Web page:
here is my final project with my partner Alec Emery.
This week, we were assigned to create an info-graphic based on an blog post from Occam’s Razor, a web analytic blog.
I chose to create mine based on the 7 Data Presentation Tips.
Finally, here is my info-graphic:
I went to Code Academy to learn about HTML5. I took a course that taught me the basics of writing “h elements,” “p elements,” and adding links, etc.
At the end of the course, I received the badge below to mark my completion:
Here is the PSA for our Group, Alana Lee and Alec Emery,
Through the use of the website Appy Pie, I created an app that allows people to share their life styles, and appropriately named it “Style Share.”
Linking it to social media platforms like instagram and pinterest, the aim of the app was to make it visual based information gathering.
Check out my app below:
Tweet deck is an alternative to a search engine that uses social filters and personal interests to display results in a timely manner.
Comparative to standard search engines, like Google, base their results on relevance to the search topic, Tweet Deck presents the results based on timeliness. Tweet Deck’s results are also based on your personal twitter activity (no matter how little, like mine) personalizing the results even further. Ex: showing results only on the accounts you follow, or popular retweets, etc. Though there are benefits to this data filtering, there is also the risk of group polarization and social bubbles.
So there is the idea that thought both these ways to search have the same general purpose, their ways of bringing out results are a bit different. And there are many benefits to these different filters, but there are also disadvantages as well. Tweet Deck is very specific in the demographic it targets comparative to bigger, more well-known search engines, like Google.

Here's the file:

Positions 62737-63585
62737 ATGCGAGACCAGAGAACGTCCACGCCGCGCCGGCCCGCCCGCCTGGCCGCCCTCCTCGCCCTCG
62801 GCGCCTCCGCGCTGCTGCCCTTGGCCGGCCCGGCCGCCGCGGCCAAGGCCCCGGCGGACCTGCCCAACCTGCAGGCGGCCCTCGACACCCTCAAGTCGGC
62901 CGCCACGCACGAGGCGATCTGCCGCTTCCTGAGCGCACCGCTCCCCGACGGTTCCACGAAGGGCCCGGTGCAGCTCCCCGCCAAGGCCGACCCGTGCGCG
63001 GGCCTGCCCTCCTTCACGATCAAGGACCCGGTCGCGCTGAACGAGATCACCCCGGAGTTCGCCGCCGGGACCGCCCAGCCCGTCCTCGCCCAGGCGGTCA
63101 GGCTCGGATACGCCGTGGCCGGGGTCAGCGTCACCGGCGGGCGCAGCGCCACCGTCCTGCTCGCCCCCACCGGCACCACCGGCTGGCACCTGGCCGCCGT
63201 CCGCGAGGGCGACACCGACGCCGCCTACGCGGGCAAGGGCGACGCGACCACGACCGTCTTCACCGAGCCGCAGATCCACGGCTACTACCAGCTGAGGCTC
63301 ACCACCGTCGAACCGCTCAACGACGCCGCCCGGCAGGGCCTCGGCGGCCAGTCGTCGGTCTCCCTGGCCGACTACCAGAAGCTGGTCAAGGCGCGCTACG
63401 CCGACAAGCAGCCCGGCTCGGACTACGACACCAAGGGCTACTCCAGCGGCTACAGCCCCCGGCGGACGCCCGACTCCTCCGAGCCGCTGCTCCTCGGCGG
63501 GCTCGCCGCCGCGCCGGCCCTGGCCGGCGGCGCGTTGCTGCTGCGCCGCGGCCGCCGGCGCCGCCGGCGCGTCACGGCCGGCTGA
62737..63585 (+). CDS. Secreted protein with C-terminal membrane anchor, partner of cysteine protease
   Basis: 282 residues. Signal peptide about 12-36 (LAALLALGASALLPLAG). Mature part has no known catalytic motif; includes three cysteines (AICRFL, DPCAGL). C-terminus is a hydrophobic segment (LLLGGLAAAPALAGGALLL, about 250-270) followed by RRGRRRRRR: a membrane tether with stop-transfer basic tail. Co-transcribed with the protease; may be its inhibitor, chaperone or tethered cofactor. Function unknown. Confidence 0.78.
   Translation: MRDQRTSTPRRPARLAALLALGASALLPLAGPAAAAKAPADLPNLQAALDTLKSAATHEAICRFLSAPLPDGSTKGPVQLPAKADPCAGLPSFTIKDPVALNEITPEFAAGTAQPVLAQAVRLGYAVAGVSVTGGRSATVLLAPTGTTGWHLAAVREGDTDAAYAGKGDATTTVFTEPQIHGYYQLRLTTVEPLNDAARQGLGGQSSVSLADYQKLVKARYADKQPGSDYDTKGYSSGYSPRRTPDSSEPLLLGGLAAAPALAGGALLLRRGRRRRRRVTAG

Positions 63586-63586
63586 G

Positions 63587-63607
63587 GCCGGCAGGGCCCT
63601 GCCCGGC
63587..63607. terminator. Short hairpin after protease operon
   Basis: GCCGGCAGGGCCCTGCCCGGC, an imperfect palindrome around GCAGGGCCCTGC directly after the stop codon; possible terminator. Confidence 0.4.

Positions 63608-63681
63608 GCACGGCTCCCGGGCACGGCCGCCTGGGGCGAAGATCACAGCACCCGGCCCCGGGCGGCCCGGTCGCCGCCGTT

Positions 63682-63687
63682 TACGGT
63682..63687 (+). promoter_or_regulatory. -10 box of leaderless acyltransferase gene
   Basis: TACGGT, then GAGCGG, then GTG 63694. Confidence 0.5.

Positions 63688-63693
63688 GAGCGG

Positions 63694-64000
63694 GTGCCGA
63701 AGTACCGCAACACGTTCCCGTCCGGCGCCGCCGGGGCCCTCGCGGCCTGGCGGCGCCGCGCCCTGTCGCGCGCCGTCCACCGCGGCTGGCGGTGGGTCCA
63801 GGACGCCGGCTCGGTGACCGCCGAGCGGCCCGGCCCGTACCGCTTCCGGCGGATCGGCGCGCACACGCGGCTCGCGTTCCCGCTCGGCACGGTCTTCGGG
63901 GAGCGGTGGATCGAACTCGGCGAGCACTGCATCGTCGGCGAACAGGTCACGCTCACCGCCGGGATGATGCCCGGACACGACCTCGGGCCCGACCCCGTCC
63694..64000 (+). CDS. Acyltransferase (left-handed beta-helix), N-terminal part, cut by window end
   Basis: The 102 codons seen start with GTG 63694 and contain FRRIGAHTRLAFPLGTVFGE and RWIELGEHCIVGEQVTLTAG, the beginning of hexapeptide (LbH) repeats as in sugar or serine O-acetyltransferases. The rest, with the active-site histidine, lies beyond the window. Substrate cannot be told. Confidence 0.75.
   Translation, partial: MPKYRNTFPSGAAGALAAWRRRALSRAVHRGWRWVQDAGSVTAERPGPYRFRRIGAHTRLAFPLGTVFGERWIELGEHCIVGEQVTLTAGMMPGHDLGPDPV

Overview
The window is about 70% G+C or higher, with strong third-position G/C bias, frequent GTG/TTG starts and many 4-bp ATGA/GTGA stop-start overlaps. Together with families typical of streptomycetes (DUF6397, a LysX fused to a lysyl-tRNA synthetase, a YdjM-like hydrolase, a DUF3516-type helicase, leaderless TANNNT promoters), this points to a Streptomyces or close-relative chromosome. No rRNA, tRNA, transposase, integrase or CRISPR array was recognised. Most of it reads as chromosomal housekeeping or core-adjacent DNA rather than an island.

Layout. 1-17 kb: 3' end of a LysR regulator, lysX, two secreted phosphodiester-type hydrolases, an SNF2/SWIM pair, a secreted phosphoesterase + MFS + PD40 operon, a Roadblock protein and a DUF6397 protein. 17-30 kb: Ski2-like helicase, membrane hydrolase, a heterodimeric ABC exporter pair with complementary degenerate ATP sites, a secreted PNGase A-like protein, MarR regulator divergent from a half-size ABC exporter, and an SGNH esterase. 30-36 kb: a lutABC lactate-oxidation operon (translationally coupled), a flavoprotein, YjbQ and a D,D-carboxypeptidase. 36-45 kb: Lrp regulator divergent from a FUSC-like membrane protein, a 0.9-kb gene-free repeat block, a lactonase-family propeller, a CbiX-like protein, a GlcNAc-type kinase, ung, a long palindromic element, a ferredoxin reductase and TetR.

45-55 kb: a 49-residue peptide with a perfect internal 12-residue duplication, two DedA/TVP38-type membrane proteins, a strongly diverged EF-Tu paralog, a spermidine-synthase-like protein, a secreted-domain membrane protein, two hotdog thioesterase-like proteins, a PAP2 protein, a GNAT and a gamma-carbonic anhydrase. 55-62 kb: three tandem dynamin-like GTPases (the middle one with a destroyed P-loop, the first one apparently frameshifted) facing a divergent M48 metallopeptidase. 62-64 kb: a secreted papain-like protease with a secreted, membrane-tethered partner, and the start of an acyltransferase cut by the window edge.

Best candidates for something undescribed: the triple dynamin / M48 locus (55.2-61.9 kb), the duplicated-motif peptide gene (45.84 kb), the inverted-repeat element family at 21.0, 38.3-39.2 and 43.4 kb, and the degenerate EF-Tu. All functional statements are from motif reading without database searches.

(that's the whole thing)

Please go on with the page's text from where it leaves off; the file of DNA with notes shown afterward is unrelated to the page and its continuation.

On a usual day, my internet usage is generally limited to social media browsing, emails, YouTube and Google searches. Pairing that up with Google Chrome extensions, like AdBlock, I thought that I was safe from third party sites because I knew what sites I was visiting. However using Light Beam on Firefox, I was surprised to find out that I had connected to over a hundred third party sites.
After Installing Light Beam, I went through my usual routine (social media, YouTube, etc). And after 20 mins, I went to check my Light Beam graph to see and compare what I had hypothesized my internet usage to be. I was quite spot on with my guess at 4-6 sites during my 20mins, but I was very surprised to see that 120 third party sites were connected. Excluding Ryerson’s website, I had found most of my social media sites we connected to common third party websites. The number of cookies were also amazingly high. There was so much information that was saved in 20 mins of casual browsing!
Light Beam has really made me aware of how unaware we usually are about web security and information leaks. However, I find that though we are unaware of the bad sides to third party connections, we are also unaware of how it still allows us to have a streamlined experience on the internet.